You may be looking for a new career path or just wondering what’s involved in certain jobs. Finding out about the work of probation officers was really interesting but I don’t think it will be the job for me.
A day in the life of a probation officer
A probation officer supervises offenders during their punishment and helps them to integrate back into their community after they have served their time. Part of the role is to transform the life of the offender and help them to understand how the crime they committed affected any victims of their crime, including the general public. The main aim of the job is to reduce the risk of future offending.
Probation officer Kelly Grice told The Guardian: “It’s the kind of job that, at the end of the week, as hectic as it will always be, I’ll have that sense of having actually achieved something. I’ve done something that has had an impact on someone, or has made a meaningful contribution in some way.”
A working day for a probation officer is not typically a 9-5 job and you may not be based in one particular location. You may be expected to cover weekends and evenings or spend some time travelling to visit different prisons, attend court or run community-based group sessions.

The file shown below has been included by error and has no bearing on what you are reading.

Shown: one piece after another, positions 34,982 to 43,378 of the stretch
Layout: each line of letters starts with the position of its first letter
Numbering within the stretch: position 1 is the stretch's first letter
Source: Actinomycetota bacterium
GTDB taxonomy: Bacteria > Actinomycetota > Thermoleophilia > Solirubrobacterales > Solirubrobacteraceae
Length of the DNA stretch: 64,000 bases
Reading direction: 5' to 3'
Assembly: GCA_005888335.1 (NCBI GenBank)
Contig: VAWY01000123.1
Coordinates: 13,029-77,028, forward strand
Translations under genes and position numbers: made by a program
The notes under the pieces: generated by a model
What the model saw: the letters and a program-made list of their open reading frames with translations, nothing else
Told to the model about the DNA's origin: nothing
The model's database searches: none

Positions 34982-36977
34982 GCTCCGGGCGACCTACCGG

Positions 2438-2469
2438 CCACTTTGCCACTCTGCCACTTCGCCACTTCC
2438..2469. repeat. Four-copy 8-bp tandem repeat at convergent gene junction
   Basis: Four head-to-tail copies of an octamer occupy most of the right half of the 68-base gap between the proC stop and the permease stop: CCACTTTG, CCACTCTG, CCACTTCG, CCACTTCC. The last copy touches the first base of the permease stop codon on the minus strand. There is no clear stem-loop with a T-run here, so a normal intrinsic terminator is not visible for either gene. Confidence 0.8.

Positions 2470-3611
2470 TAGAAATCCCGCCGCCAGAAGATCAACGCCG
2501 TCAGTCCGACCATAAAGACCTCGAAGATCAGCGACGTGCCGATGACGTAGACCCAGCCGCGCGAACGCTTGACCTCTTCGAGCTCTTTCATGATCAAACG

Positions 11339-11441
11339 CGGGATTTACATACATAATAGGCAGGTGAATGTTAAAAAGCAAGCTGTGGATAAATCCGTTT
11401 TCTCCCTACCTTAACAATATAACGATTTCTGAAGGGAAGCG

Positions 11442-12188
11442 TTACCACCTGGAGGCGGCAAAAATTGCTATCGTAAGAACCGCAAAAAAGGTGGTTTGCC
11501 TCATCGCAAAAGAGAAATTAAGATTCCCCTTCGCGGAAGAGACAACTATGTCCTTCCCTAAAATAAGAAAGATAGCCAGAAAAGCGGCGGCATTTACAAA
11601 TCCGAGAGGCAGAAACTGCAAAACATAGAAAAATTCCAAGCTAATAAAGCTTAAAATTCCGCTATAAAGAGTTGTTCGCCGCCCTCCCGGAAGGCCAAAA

Your work tasks will vary from day to day; this means you will need to be flexible and well organised. Some typical tasks include:
– interviewing offenders
– writing reports
– enforcing community orders
– running group sessions
– writing risk assessments
– helping with rehabilitation
– visiting victims
– working with prisoners who are due to be released
If you’re looking for a job that’s interesting, this could be the job for you. Newly qualified probation officer Martin Larby said: “I love it. No two days are ever the same and I love the daily challenges my job presents… I wanted something to test my brain, and although the job can be daunting at times, I love the feeling of helping people move their lives in the right direction.”
As a probation officer you will meet many people with their own story, personal experience and background. They may have committed horrendous crimes and some of them can be dangerous. Therefore, it’s vital to have strong interpersonal skills, as you will be expected to work with all kinds of offenders.
An unidentified probation officer told the BBC: “There has to be trust on both sides and there needs to be respect. Even if they have committed heinous crimes, you have to treat them with dignity because that’s the starting point.”
Probation officer jobs are not for the faint-hearted. They require someone who can stay calm under pressure and cope with potentially stressful situations. You would need to have a non-judgmental approach, responsible attitude and be able to gain the trust of those you work with. If you’re someone who can use their own initiative, stay motivated and can commit to making a difference, then you may just have what it takes to be a probation officer and contribute to making a better future for your community.
An interesting prospect…is this a job you could do?
*This is a collaborative post